Monday, August 24, 2015

Falling Down with Wolves

I think I've told this story before, I'm sure I have, but its worth repeating. I was playing soccer with Todd one day, just kicking the ball back and forth. Of course this requires a great deal of running around. We were in the yard with my three dogs . . . well five, but two were joining in the fun . . . and they were hounding us and the ball.

The dogs worked together. First they ran after the ball, biting at it and driving it this way and that, but soon after, they learned that it was doing no good so they shifted to me and Todd. Oxie, a robust Australian Shepherd, led the other two. When she switched to people, the two heelers switches as well. It didn't take but a few minutes to gain results.

Todd was running pretty fast when the dogs came swooping in at him. Okie went at an angle toward him. I started yelling for him to run faster which he did, but to no avail the dog hit him hard, he tried to turn but she got his knee (drew a little blood), but she hit him with such force that he was knocked off balance for just a second. That's all it took for Dakato to leap in from the front angle, grabbing his shirt tail and swinging him even more off balance, and that's when the Cheyenne smashed into him (I honestly can't remember where) and he went down like a ton of bricks. The dogs scattered, barking like mad, because it was such fun.

Todd was cussing up a storm.

It was funny as hell, but gave me a real good idea of what dogs can do to prey. I'd know this I suppose through watching documentaries and what not, but until you see it played out on a human, it doesn't seem that bad.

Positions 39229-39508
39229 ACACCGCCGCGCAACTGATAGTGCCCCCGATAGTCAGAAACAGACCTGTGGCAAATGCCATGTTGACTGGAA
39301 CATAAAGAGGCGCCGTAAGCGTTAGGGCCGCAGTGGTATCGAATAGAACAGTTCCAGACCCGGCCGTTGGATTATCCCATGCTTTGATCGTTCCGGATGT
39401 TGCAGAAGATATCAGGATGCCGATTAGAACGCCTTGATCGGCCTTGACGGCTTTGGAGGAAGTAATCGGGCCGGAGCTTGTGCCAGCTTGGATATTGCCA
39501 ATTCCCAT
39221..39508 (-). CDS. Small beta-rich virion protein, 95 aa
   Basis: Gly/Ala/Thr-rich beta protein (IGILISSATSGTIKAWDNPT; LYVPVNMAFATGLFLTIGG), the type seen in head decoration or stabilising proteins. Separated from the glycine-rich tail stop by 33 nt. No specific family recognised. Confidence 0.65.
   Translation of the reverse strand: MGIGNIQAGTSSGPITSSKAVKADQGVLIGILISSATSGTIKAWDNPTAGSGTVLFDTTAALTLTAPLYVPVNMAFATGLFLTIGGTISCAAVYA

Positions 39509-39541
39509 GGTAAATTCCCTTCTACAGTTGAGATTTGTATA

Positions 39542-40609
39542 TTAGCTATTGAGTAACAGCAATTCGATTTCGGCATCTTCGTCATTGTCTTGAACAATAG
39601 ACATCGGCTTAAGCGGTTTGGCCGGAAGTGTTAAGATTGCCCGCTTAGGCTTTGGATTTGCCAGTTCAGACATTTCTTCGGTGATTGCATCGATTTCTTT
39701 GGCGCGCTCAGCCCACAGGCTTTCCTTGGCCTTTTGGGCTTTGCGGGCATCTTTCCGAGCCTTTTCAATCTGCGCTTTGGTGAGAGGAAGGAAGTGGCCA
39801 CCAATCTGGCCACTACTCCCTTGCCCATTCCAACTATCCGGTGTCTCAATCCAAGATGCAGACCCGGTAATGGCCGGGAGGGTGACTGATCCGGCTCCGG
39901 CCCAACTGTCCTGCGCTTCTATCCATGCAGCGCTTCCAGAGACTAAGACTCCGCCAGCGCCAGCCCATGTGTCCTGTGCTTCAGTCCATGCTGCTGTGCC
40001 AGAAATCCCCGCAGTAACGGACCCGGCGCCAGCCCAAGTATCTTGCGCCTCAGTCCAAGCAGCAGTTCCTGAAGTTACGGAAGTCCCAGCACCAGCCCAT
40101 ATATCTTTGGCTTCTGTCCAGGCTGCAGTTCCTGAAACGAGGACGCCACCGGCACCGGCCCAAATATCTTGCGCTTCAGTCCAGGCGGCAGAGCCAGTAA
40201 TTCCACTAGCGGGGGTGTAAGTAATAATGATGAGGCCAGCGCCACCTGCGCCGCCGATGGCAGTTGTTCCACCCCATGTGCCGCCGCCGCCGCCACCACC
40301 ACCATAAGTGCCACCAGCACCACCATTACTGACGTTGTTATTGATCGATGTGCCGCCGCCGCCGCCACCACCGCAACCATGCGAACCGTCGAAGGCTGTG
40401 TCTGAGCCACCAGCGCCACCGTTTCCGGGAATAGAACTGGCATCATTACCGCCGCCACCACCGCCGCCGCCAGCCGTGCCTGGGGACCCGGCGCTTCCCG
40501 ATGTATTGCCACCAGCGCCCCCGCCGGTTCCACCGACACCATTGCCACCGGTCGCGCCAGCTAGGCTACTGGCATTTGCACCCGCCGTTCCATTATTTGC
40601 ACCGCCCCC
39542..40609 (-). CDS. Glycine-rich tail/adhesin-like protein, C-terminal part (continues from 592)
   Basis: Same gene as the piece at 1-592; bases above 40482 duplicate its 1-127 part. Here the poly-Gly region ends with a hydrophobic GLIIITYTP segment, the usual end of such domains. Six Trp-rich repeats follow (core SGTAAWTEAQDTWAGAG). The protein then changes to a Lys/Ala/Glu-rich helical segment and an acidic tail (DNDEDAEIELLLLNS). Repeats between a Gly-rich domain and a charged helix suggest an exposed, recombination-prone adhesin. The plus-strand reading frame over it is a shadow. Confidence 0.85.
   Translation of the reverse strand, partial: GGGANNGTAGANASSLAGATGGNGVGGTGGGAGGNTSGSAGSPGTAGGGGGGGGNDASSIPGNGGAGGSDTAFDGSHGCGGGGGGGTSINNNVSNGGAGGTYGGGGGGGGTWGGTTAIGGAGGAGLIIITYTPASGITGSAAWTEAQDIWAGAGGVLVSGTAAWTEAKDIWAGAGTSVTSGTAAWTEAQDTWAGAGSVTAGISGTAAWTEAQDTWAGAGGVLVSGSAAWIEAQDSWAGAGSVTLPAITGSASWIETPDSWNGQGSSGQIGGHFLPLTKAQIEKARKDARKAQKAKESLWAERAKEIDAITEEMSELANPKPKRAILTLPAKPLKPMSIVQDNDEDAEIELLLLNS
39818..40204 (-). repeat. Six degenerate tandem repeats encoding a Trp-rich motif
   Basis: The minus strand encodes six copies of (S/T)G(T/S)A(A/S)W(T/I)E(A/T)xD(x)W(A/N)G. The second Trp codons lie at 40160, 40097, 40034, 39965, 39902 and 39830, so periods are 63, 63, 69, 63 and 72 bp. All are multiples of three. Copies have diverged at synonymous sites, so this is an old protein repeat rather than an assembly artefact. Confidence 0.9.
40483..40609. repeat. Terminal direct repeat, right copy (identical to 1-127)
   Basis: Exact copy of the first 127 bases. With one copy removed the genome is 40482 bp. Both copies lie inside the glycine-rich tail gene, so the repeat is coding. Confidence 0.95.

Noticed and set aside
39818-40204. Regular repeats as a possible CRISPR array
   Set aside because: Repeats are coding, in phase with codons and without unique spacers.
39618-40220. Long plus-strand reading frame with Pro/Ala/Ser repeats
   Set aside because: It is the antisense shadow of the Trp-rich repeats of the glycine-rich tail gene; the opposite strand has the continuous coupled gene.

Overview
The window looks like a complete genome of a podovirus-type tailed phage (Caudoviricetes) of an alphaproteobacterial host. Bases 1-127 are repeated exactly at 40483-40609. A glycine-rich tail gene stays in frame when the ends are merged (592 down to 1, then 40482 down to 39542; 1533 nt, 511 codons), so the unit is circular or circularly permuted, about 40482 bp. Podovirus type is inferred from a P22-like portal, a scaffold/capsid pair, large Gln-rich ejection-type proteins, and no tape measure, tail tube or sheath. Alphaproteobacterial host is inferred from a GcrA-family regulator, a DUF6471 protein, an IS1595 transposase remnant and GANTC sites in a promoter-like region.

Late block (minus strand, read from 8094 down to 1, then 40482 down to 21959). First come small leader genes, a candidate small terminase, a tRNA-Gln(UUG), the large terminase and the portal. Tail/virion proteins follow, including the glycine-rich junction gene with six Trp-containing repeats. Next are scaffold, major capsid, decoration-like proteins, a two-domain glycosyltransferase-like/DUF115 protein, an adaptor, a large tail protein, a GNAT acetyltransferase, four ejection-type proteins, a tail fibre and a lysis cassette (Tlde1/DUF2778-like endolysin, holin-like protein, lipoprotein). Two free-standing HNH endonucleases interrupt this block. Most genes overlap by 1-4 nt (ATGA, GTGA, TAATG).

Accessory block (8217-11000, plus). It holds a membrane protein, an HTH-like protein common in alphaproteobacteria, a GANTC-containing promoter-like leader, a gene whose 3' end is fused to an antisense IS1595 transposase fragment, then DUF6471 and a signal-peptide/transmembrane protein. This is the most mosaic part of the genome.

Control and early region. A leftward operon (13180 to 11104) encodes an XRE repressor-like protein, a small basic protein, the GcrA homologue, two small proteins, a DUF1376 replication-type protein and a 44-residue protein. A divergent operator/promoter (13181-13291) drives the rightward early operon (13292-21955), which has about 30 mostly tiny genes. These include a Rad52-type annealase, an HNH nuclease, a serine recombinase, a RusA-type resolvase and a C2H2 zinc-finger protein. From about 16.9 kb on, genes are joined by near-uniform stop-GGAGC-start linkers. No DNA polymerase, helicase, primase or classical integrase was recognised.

Its really the way the trip ability should be used. Each successive hit requires the player to make a check. If they fail, they fall. The CL should be raised by at least 1 for each wolf/dog that hits the character, and maybe even by the wolf's hit dice.

These guys are apex predators for a reason.

Here's an interesting video on wolves and their impact on the environment.


2 comments:

Anonymous said...

Last winter a friend triggered a common lake-country wolf ambush. She had burned a pile of brush by the lake, and the next day she went down to stir the ashes. She saw some wolves relaxing in a line out on the ice and didn't think much of it beyond, "Cool." (As she was telling me the story, I was thinking, "Cool, they're hunting.")

As she was working, she looked up and made eye contact with a solitary wolf coming out of the woods. Both were surprised. The wolf charged, and she fled into the house with the entire pack after her.

A case of mistaken identity. The wolf couldn't smell her because of the burn, and it was hunting for a deer to flush out onto the ice. In the heat of the moment, it saw a big mammal and flushed. Once both of them were running, the rest of the pack did its job. (Though the others had to know she was there, so I wondered if any of them were thinking, "Geez, Fritz is a moron.")

I have no doubt that, had she stood her ground and yelled, the wolf would have corrected its course right quick. But it's hard to blame someone when a predator is charging and the primitive part of the brain says, "RUN!"

--Jeff

Troll Lord said...

Yeah, I think I would run too. Its one of those things, if yo don't, you're probably going to have a bad day!

"Geez, Fritz is a moron." hahahaha

Steve